In May 2018, as part of the National Famine Commemoration at University College Cork, a mud cabin - an Bothán - was constructed by the buildings and estates staff at the College (see below). Standing beside a building that dates from the same period, it serves as a blunt reminder of how the poorest people lived and died during the Great Irish Famine of 1845 to 1852. It prompted me to write this piece on Irish cabins.
Irish cabins: rural slums
My writings on vernacular Irish architecture have focused on the traditional three roomed cottage of the post-Famine period and in understanding this it is important to acknowledge the cottage’s predecessor, what will be referred to here as the ‘cabin’. The two types of dwelling coexisted for some time in the nineteenth century before the cabin as a building type died out, largely due to the Famine.
The plight of those housed in the notorious ‘tenement’ slums of Irish cities in the nineteenth century and beyond has been well documented. In the same era there were also slums in rural Ireland. A census of 1841 showed that 40 per cent of rural houses were single-room mud cabins Like the urban tenements, the cabin was characterised by terrible poverty, overcrowding and filth.
Even though we associate ‘cottage’ dwellers as impoverished by our standards of living today, those houses were better built, usually well thatched and contained furniture. Cabins were associated with a much grimmer type of poverty and were ramshackle, muddy and primeval in comparison. Some were known as a bothán scóir, used seasonally by travelling farm labourers, but many large, poor families lived in cabins on a permanent basis. They were dotted across Ireland and would have been a common sight. Below: "Cottage, Achill Island", Alexander Williams (1846-1930) part of the Museum of Great Irish Hunger collection (Quinnipiac).
Unfit for human habitation:
The cabin of the early nineteenth century represented the reality of the terrible poverty of most of rural Ireland. Due to the tumbledown nature of their construction with earth piled around them, some cabins resembled smoking dung heaps, and these dotted the countryside across Ireland.
Cabins were basic, one-roomed and had few if no windows, a single lean-to door. There was a basic central hearth surrounded by stones, which was ventilated by a hole in the roof and used to cook food. Cabins were usually made of mud, sod, turf or scrap timber. Many were merely makeshift shelters, lean-tos with sods of earth for walls. Roofs were crudely thatched using heather or grass. They were draughty and damp and barely kept the weather out. There was obviously no electricity, running water or toilet in these dwellings. There was little or no furniture. Sleeping arrangements were pragmatic: the whole family, parents and children, slept together on the floor beside the fire. Cabin occupants had faces that were blackened by the fire smoke. Livestock, if any, shared these dwellings with humans.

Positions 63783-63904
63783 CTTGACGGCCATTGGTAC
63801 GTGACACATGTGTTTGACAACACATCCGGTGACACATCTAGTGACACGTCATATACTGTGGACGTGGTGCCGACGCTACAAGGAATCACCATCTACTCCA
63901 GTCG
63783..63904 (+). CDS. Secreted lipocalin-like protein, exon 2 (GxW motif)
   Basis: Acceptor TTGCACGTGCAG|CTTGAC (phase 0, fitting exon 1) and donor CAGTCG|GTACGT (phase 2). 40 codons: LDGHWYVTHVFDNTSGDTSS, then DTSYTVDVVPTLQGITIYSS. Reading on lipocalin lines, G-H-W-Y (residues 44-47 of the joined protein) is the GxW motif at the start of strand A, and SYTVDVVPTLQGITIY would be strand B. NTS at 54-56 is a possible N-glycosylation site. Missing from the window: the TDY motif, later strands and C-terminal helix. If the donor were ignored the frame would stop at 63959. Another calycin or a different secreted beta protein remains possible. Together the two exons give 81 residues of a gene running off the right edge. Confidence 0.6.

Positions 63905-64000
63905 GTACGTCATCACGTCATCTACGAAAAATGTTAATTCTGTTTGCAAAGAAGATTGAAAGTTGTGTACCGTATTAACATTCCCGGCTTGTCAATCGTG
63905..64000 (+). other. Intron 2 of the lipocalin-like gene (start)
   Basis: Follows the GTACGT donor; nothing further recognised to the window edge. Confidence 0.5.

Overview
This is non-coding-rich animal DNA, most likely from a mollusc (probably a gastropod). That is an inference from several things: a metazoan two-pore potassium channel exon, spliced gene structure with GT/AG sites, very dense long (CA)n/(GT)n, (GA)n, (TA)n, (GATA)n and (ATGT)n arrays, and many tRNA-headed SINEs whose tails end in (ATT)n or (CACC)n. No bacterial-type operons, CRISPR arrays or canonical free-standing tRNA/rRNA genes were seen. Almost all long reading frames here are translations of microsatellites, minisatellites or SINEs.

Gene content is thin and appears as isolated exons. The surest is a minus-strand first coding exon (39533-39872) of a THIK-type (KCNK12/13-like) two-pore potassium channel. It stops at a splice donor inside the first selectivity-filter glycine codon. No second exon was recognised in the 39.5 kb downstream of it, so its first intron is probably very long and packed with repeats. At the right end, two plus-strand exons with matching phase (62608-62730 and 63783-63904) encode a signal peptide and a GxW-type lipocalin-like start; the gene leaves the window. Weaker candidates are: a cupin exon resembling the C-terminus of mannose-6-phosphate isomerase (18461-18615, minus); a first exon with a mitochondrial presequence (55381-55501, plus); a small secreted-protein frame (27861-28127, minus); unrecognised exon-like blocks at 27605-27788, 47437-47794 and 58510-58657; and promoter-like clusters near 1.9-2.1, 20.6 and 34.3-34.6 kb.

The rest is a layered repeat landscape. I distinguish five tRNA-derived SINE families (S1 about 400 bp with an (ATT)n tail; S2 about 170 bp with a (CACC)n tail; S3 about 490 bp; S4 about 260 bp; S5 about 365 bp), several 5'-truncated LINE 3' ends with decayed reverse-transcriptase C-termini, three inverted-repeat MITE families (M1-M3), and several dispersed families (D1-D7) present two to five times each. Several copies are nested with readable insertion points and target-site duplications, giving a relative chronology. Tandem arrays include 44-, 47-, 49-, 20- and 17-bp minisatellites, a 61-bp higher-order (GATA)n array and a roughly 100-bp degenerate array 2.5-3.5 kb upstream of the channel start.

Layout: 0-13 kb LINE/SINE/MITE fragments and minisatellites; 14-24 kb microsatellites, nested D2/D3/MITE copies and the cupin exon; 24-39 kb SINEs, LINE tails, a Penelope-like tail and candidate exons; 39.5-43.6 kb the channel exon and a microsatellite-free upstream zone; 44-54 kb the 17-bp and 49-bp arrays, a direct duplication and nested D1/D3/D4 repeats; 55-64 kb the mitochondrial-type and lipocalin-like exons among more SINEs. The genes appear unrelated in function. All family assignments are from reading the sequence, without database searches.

Below: An Irish cabin by Arthur Young (Draughtsman) c.1790 From: ‘Ireland Illustrated 1680-1860’ archives at Moore Institute, NUIG.
Directly outside the entrance to most cabins was a compost heap, known as a ‘midden’, containing household waste. Entry was through a low door to a dimly lit, smoky single room, commonly ‘full of flies and with the odour of a stable’. The floor was of clay, uneven and littered with rushes or heather – a style unchanged since pre-medieval times. One English traveller commented on a cabin that the occupant shared with two cows: ‘It was more like a floorless stable that had not been cleaned for a week, than a human habitation.’
Owing to such living conditions and successive famines meant that the poorer population were more substile to illness at a time when fevers such as cholera and typhus were rampant throughout the country. In the early nineteenth century there was lack of medical understanding of these, compounded by lack of hygiene and medicine. Imagine giving birth in a cabin – little wonder rates of infant and maternal mortality were high. Or imagine trying to battle a disease such as cholera, and continuing to share the communal family bed, on the clay floor. Cabin dwellers did not stand a chance in such situations and suffered greatly during the Great Famine.
Cabins were the dwelling places of a wealthy landowner’s tenants. Tenants paid rent partly by working in the fields and raising livestock for landowners, a precarious existence. Tenants sometimes depended on the benevolence (if any) of the landlord if the weather was poor or their crops failed. The spectre of eviction always loomed.
After the Great Famine the cabin was ultimately overtaken by the cottage as the most common type of rural dwelling. As cabins commanded little rent, and the land was more profitable when used for grazing livestock over a bigger area. Many cabins, were cleared from the land in the post-Famine period their dwellers themselves swept off the face of the earth during these traumatic years. Hardly any trace of them remain.
Below: Owen Gray’s House by Artist(s): Jonathan Binns (Draughtsman), Louis Haghe (Lithographer), William Day (Lithographer). From: ‘Ireland Illustrated 1680-1860’ archives at Moore Institute, NUIG.
My thanks to Ross O’Donovan, Buildings Maintenance Manager, University College Cork.
Also to the newly digitised ‘Ireland Illustrated 1680-1860’ archives at Moore Institute, NUIG.
Clifton Johnston, ‘The Peasants’ Ireland’, The Outlook (1897).
D. George Boyce, Nineteenth Century Ireland: the Search for Stability (Dublin, 1990).